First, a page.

Honduras: Mountains, a biosphere reserve, and culture

Between El Salvador and Nicaragua is Honduras, the second-largest country in Central America.  It is said that the country received its name — which means “great depths” in Spanish — once Columbus reached Honduran soil, after he survived a tropical storm off the coast and said, “Thank God we have departed these depths.” Honduras is generally mountainous, and is marked by fertile plateaus, river valleys, and narrow coastal plains. It also enjoys coastlines both in the Caribbean Sea as well as in the Pacific Ocean.

In Honduras, we find the Río Plátano Biosphere Reserve, an area surrounded by mountainous and lowland tropical rainforest with vast wildlife and plant life that has been a World Heritage site since 1982.  The area also includes more than 200 archeological sites and it is home to more than 2,000 indigenous people. The reserve contains part of the largest surviving area of undisturbed tropical rainforest in Honduras and one of the few remaining in Central America, with numerous endangered species — including the giant anteater, jaguar, ocelot, margay, and many others. There are more than 2,000 species of plants, 40 species of mammals, 370 species of birds and 120 species of reptiles and amphibians throughout the reserve.

Food and music are an intrinsic part of Hispanic culture, and Honduras is no exception. Honduran cuisine is a fusion of indigenous Lenca, Spanish, Caribbean, and African influences. Many of the sweet and savory dishes feature coconut or coconut milk, with some of the more regional specialties including fried fish, tamales, carne asada, and baleadas (flour tortillas with refried beans, quesillo, or cheese and sour cream, plus other fillings, such as roasted meat, vegetables, or eggs). Punta is a dance and music style originated in Honduras by the Garifuna people — a cultural group of mixed Amerindian, Caribbean, and African origin — that is performed in various festivities. It involves rapidly moving the hips in a circular motion. Other sounds, such as Caribbean salsa, merengue, reggae, and reggaeton, are widely heard in Honduras as well.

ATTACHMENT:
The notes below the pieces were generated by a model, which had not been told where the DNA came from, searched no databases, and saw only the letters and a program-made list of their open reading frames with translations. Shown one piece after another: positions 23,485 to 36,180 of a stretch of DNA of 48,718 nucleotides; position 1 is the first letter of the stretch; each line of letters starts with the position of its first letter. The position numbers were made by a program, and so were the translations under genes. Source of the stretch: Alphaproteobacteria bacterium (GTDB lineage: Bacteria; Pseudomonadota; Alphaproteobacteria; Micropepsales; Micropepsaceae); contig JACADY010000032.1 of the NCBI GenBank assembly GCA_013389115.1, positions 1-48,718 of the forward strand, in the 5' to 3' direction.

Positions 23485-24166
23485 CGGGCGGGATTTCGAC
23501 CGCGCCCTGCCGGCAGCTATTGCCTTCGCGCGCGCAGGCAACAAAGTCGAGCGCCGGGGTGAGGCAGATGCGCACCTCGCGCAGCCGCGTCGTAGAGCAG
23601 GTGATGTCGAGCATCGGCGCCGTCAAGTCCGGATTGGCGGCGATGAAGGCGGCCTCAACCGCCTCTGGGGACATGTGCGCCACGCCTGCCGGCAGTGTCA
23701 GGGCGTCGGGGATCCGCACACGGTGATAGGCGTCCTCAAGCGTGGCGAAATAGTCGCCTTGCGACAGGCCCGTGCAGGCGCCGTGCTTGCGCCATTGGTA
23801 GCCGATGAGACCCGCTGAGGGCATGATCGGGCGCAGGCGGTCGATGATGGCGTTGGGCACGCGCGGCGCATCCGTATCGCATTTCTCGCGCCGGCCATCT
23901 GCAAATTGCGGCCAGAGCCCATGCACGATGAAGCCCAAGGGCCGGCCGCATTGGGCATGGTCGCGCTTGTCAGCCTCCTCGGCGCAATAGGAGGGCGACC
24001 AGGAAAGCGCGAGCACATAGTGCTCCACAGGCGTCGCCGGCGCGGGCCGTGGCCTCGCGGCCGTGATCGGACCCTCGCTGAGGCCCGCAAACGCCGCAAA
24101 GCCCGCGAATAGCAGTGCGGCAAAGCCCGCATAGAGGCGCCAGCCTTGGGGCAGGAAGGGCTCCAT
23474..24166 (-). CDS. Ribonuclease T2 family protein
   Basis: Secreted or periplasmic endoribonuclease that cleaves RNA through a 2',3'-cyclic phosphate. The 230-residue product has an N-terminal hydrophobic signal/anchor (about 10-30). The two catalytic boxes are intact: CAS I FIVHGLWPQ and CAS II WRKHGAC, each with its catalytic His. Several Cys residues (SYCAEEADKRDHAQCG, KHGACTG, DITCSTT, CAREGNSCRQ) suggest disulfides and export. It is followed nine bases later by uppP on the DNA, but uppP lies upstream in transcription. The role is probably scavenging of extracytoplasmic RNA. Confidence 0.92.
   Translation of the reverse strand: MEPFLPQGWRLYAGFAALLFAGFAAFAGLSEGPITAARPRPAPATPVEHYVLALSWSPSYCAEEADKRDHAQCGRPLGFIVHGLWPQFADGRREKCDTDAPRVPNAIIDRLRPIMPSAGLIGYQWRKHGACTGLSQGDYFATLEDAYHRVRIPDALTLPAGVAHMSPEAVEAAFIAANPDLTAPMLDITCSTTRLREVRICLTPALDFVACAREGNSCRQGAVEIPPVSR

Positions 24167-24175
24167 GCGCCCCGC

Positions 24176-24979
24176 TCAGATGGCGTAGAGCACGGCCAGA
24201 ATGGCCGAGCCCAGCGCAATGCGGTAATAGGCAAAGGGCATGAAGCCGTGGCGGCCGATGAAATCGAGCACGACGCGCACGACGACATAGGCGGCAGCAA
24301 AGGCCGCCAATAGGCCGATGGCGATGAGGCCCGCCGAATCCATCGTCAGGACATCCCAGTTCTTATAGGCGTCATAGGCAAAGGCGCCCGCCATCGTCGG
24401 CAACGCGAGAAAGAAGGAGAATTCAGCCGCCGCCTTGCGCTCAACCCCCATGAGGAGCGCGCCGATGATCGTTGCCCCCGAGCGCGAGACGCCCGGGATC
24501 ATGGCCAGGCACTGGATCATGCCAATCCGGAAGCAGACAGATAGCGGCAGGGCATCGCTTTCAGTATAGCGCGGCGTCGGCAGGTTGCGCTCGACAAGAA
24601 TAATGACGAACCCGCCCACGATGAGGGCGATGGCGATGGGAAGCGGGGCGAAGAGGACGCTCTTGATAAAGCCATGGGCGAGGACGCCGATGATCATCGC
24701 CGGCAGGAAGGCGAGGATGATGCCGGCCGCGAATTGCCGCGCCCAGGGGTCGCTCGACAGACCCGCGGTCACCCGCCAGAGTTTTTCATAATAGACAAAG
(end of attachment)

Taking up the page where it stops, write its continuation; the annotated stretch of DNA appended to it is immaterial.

Did you know…? Don’t be confused if you hear both the terms “British Honduras” and “Honduras” being used, as they do not mean the same thing. The former refers to what is known today as Belize, while the latter refers to the country of Honduras. The term “Banana Republic” was first applied to Honduras by the American writer O. Henry, for the influence the U.S. banana companies had at one time.

This is the fourteenth in a series of articles spotlighting different countries in honor of Hispanic Heritage Month. To see a complete list of previous entries, click here.